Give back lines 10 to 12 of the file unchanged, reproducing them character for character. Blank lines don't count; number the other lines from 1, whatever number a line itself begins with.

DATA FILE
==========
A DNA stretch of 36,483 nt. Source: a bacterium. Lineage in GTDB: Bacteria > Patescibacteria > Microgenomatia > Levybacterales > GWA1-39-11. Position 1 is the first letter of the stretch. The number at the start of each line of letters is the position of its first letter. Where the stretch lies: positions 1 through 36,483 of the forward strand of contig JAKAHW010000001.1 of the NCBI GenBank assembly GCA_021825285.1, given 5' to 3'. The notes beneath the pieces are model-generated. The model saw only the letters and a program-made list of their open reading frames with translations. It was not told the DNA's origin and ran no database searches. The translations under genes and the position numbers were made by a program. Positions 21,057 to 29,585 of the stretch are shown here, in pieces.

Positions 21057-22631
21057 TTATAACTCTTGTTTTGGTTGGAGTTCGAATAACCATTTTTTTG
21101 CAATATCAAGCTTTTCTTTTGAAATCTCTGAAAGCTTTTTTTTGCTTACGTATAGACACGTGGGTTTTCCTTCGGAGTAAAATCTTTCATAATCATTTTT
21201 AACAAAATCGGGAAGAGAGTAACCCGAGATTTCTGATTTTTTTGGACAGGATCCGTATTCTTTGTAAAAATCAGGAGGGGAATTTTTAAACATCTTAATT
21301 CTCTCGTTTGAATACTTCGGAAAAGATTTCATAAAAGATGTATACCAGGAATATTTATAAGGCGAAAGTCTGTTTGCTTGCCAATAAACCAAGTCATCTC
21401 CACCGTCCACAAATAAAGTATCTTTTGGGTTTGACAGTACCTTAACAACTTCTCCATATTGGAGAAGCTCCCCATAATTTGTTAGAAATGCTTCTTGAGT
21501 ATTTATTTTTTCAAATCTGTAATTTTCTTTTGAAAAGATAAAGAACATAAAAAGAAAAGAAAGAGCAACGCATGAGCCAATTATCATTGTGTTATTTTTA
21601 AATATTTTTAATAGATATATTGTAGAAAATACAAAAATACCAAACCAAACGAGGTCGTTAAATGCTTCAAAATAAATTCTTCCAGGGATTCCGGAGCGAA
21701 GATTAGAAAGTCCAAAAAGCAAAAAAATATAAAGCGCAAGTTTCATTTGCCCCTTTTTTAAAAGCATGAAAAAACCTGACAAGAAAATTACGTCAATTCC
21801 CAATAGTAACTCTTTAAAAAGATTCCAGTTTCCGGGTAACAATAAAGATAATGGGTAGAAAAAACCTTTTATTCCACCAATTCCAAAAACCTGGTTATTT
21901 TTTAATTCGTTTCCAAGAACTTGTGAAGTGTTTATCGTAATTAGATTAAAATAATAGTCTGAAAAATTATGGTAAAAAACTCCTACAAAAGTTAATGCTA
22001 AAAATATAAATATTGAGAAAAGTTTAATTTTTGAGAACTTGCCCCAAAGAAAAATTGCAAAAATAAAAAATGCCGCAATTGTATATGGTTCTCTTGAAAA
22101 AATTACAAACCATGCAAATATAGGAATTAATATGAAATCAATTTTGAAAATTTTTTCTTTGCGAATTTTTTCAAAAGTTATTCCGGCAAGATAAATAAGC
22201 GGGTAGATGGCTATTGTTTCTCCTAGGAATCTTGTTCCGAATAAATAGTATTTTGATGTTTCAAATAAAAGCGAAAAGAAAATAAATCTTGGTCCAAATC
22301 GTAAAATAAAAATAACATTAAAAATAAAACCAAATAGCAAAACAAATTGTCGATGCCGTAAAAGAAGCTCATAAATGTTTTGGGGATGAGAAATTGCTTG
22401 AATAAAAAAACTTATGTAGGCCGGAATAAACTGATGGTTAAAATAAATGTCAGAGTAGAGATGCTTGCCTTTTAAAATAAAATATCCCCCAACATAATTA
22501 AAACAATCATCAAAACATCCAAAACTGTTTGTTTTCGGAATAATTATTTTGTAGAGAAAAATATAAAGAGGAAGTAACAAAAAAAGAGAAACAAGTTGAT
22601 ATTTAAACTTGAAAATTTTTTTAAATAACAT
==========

21701 GATTAGAAAGTCCAAAAAGCAAAAAAATATAAAGCGCAAGTTTCATTTGCCCCTTTTTTAAAAGCATGAAAAAACCTGACAAGAAAATTACGTCAATTCC
21801 CAATAGTAACTCTTTAAAAAGATTCCAGTTTCCGGGTAACAATAAAGATAATGGGTAGAAAAAACCTTTTATTCCACCAATTCCAAAAACCTGGTTATTT
21901 TTTAATTCGTTTCCAAGAACTTGTGAAGTGTTTATCGTAATTAGATTAAAATAATAGTCTGAAAAATTATGGTAAAAAACTCCTACAAAAGTTAATGCTA